Gunman with ‘Grudge’ Kills Officer, Stuns Community
ATCHISON, Kan. — In December 2011, 2,000 people attended a public memorial for Sgt. David Enzbrenner of Atchison, Kansas. Enzbrenner died while serving a nuisance order at an Atchison home.
The gunman had an apparent police grudge. He also killed himself.
Enzbrenner was a 24-year veteran of the Atchison Police Department. While he was on a call, a bystander unrelated to the call, suddenly approached him and opened fire without warning.
“If you look at all of our officers, he was the best trained, the best educated, the best prepared,” said Atchison Police Chief Mike Wilson. “He was the guy that you would want present to make sure that the violence was restricted the best it could.”
In this case, training didn’t matter. Wilson says Enzbrenner did everything right that cold December day.
“What’s changed is when he goes out there everyday, you just don’t know what your going to face because the senseless violence has come to a point where there’s nothing motivating or driven the perpetrator to commit these crimes,” Wilson said.
Enzbrenner died at the hands of a man believed to be hold grudge against law enforcement officers.
“You know our brother David, he took a bullet for what could have went to anybody in the community,” Wilson said. “He took it because he was in uniform and he was out there answering a call as he did hundreds of times every month.”
In the aftermath of Enzbrenner’s death, Wilson’s officers are forced to deal with reality.
“We would like to say that when the officers go out on their calls everyday that that has not affected their mindset, but you know that it has,” he said.
The blue uniform is the target on their back.
“When you put a uniform on, you are in harm’s way,” he said. “It’s happening when officers are on their dinner break, you know. It’s happening when they are in a car writing a report. It’s even happened when they are in their own station.”
Many officers now constantly question if the next person they pull over, the neighbor next door or the old lady watching out the window may want them dead.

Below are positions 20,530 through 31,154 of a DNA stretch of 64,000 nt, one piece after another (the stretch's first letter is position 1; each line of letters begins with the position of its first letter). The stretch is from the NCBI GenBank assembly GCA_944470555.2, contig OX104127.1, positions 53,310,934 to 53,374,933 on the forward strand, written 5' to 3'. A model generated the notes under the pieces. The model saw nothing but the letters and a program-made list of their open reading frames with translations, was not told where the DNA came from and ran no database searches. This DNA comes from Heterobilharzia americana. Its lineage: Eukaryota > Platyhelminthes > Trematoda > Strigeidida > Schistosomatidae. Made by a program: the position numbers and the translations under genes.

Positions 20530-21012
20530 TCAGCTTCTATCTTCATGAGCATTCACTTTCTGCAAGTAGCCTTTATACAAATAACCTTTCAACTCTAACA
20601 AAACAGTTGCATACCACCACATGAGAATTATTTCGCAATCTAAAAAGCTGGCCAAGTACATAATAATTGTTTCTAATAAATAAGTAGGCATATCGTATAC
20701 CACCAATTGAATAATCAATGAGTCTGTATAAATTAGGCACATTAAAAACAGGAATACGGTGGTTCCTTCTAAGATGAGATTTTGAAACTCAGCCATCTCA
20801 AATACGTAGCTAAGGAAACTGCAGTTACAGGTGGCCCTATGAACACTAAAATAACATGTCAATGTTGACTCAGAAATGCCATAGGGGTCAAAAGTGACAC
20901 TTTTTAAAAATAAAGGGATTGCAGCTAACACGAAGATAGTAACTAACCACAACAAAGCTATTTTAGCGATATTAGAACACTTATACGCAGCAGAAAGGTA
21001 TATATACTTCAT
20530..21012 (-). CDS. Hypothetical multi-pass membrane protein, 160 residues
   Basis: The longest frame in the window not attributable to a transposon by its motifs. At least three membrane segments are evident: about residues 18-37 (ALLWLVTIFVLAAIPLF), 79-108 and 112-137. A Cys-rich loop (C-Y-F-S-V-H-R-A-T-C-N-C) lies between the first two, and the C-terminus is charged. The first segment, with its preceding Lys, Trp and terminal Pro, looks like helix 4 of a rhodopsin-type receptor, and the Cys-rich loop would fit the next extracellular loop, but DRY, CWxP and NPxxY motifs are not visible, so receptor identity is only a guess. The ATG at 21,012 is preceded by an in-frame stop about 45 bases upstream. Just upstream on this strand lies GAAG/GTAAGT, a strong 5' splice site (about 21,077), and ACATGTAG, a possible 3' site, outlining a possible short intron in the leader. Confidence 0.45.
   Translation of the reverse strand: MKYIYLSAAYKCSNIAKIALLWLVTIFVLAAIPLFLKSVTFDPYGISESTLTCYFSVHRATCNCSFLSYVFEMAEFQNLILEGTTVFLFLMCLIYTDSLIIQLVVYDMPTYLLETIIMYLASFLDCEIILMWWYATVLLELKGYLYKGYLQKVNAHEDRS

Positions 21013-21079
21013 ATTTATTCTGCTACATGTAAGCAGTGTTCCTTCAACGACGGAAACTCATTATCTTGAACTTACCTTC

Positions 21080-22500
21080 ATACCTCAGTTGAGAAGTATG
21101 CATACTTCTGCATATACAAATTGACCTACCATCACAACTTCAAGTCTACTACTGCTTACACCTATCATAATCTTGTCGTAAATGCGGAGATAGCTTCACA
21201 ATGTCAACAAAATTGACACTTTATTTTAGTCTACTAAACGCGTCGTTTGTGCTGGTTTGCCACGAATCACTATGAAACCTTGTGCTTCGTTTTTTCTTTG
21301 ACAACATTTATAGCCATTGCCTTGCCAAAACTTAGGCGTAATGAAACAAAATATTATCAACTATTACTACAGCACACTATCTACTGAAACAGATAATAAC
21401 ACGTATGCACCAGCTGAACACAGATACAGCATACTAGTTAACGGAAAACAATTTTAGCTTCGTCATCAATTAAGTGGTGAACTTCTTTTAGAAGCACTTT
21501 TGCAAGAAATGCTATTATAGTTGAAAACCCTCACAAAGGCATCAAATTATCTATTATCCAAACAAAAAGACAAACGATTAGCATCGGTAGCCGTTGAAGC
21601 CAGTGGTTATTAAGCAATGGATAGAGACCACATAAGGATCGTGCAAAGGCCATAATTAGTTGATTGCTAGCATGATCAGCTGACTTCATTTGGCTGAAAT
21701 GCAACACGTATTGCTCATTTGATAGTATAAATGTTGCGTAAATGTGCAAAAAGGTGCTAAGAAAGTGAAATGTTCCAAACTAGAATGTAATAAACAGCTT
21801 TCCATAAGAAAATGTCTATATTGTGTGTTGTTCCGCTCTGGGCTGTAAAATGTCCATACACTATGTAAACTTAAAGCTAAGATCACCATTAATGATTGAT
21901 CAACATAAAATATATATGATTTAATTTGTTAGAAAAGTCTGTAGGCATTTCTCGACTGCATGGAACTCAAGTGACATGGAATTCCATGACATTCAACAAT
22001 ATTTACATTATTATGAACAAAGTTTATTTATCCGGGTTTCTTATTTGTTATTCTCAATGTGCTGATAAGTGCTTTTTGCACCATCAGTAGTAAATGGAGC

“That’s what’s unfortunate about the world we live in today,” Wilson said. “How do you prepare unless you are in a bubble? Police officers definitely can’t be. We have to be out there taking calls everyday and putting ourselves in harm’s way even though we may not know that harm’s way is there.”
Wilson says in their loss, their eyes were opened to a community — even the nation — standing behind them.
“Many times we think it’s us against the world,” he said. “But the world, you know it’s overwhelming of what we have to go out and deal with, but what we found out following this is it’s not us against the world, the world is on our side.”
Cards from every corner of the nation fill the walls of the small police station. Some from people who’ve experienced similar tragedies. Others from the caring public. All from people keeping Atchison in their hearts and minds.
“We know that we have emotions and grief to deal with because of our brother David, but we have a responsibility to protect the community,” Wilson said. “We have to be in the right frame of mind emotionally and in the way law enforcement work is conducted to be able to do that.”
Wilson says he’s closely monitoring each call, making sure his officers aren’t quick to go on defense or be jumpy in every day situations.
“I have found that since this has happened their conduct is still good, of how they are reacting to certain situations,” he said. “The fact that somebody could be lurking behind us as happened to David, that want to hurt us and we can’t predict it, that’s on the minds of everybody.”
Wilson adds that this tragedy has reaffirmed his officers’ commitment. All are proud to be in uniform and even more proud to assume the role that Sgt. Enzbrenner embodied every day.
“All of our officers are aware of what we are saying here, but yet they come in everyday ready to go,” he said. “And they don’t blink an eye getting out there knowing that harm’s way is right around the corner.”
The Atchison Police Department answer about 15,000 calls a year. Since Enzbrenner was killed Wilson, says they’ve been on at least seven calls involving guns and officers handled each one just as they were trained, and all ended without injury.